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As far as I understand it, the pledge of allegiance is an oath or expression of allegiance to the United States, and is made by students in many (most?) schools throughout the USA, as well as at the start of Congressional sessions.

Do any other countries have such an exercise? If not a pledge to their flag and republic, to something else, like a monarch or their parliament?

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    To be clear, you're asking about contemporary, not historical oaths, and you're also not asking about military oaths? – bishop Nov 26 '19 at 8:28
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    I suppose so, yes, comparable to the US pledge as it is today. – CDJB Nov 26 '19 at 8:29
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    Do you mean in schools in particular (for which many countries have no equivalent), or other places too (e.g. parliament), which is more common? – Steve Melnikoff Nov 26 '19 at 9:54
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    I’m more meaning pledges made by the average ordinary person; whether that be in schools or place of work; I’m sure practically every country has some sort of oath of office for elected officials. – CDJB Nov 26 '19 at 9:56
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    I'd be dumbfounded if North Korea didn't have several – Valorum Nov 28 '19 at 17:29
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Indeed, there are other countries with ritualized pledges to flag and country:

Some other countries also have ritualized pledges expressing love of country and ideals, without specific reference to flags or symbolism:

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    Are these routinely uttered on a daily basis though? – Lightness Races with Monica Nov 26 '19 at 21:20
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    @LightnessRaceswithMonica Yes. Rukunnegara is at least weekly in schools. NP of India is semi-daily in urban-ish schools, and at public events. At least when I was a kid. – bishop Nov 26 '19 at 21:27
  • Kids these days... youtube.com/watch?v=ZhcJhxbiWL8 Eh, get off my lawn. – bishop Nov 26 '19 at 21:31
  • I meant to add that to the answer – Lightness Races with Monica Nov 26 '19 at 21:37
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    I am a middle aged urban indian and I never listen about it or deal with it in my whole life. So I guess it is not well known in india. but as I did not attend public functions like republic day/independence day etc., So may be they are the place, where these things happens. – kuldeep.kamboj Nov 28 '19 at 6:09
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I think many other countries have an equivalent, but only for people acquiring that nationality by choice. In my country, for example, we have an Oath of Fidelity to the Nation, used at the ceremony for new citizens and compatriots (see http://www.inis.gov.ie/en/INIS/Pages/citizenship-updates)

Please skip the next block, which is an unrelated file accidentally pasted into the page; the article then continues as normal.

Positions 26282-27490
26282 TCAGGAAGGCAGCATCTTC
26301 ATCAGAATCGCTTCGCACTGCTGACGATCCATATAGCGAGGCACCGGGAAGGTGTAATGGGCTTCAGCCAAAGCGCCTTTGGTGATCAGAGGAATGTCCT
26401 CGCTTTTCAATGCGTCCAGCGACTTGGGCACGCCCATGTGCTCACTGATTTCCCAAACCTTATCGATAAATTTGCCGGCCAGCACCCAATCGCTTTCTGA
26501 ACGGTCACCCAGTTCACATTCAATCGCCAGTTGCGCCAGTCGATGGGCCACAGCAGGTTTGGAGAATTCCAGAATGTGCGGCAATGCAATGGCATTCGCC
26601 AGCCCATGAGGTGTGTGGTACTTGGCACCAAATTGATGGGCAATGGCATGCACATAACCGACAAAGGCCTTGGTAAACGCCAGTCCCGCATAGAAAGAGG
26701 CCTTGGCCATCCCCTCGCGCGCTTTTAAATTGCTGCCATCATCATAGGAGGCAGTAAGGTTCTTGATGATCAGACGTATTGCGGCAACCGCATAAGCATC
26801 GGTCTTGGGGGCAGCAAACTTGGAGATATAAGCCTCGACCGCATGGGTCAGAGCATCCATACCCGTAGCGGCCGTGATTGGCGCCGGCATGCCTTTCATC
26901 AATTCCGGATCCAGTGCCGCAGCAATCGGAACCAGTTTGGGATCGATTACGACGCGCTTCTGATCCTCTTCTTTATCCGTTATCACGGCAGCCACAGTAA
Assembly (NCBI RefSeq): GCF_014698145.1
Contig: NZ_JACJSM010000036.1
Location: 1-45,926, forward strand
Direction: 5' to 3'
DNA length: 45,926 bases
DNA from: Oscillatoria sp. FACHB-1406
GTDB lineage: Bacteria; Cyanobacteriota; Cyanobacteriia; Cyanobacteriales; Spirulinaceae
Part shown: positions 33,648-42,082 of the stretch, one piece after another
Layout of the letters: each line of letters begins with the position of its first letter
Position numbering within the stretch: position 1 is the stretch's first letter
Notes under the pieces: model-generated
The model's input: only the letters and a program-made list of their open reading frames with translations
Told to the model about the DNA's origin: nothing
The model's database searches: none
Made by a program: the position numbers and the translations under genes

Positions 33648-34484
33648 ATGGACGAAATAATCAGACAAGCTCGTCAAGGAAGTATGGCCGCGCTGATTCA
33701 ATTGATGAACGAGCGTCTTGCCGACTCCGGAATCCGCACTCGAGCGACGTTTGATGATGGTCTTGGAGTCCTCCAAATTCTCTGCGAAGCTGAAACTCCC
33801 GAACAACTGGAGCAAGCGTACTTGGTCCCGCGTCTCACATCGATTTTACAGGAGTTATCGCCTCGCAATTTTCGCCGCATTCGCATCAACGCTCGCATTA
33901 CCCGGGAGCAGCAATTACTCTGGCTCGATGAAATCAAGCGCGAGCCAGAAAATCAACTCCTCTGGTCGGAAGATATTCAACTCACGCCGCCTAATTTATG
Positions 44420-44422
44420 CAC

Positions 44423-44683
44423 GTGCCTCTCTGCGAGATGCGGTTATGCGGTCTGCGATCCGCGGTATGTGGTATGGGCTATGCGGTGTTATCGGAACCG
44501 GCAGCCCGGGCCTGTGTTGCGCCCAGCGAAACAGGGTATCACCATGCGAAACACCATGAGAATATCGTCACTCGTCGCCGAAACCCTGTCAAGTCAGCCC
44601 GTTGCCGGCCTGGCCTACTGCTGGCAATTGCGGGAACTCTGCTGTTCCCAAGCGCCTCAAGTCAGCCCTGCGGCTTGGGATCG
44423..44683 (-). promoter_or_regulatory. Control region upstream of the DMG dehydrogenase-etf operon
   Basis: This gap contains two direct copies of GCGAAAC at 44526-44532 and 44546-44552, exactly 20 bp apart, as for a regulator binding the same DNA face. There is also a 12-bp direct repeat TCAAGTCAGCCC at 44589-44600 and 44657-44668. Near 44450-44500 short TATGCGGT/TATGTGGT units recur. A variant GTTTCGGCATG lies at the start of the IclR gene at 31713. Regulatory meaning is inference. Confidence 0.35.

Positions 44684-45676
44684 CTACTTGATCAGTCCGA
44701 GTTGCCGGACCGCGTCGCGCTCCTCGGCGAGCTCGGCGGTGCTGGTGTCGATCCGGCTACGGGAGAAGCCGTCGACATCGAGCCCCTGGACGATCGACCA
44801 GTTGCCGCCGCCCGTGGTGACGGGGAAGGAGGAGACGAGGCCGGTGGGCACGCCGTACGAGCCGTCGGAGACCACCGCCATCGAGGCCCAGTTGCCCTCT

I think people born in a country would have no need to pledge or re-pledge allegiance to what is already their native country. I'm not sure why you would want to do this unless there is some doubt about people's allegiances, which is clearly important in places with conflicting social or political backgrounds.

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    I'm not sure I agree with "many other countries" - indeed I think the whole point of the question was that USA is distinctly unusual in this behaviour. – Mike Brockington Nov 28 '19 at 12:57
  • Yes, the USA seems to be unusual this way. Perhaps it's a relic of the uncertainties over allegiances in their War of Independence or Civil War? – Peter Flynn Nov 29 '19 at 18:25
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Answering for Kenya, we do have a loyalty pledge, though it is extremely rare to hear it being recited even in national holidays like independence day. We used to recite it while in primary school just after singing the national anthem. However, it has come to fade and does not receive much attention. In fact, if you were to ask an 18 year old to recite it they would probably be like 'we have such a thing?'. This is because it was used during the reign of the second president (Daniel Arap Moi, 1978-2002) as a means to instill patriotism especially in kids. It was a time when the political environment was quite stiff. This blog indicates a shared opinion of what it was really about. It was mandatory to recite it then, unlike now, where only the national anthem is sung. So to answer your question, yes for Kenya, but more of a historical thing.

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In the United Kingdom, persons who become naturalised citizens swear allegiance to the monarch and their lawful heirs and successors. Non-religious people may affirm instead of swearing an oath. Judges, military personnel, public notaries, and clergy of the Church of England, do likewise on taking office or being admitted to their respective status. Holders of various important offices take the oath as soon as possible after assuming office, and members of either house of Parliament and the Scottish Parliament and Welsh Assembly must do so before they can take their seats.

Some people, including police officers in England and Wales, and members of the Privy Council who have a more elaborate oath, swear only to the current monarch. Presumably they are re-sworn when there is a new monarch.

Native-born citizens who don't become any of the kinds of public servant listed above normally go through their entire lives without taking any oath of allegiance, as I have. The idea of schoolchildren taking it at frequent intervals is one of the things that seem very strange about the USA to the British.

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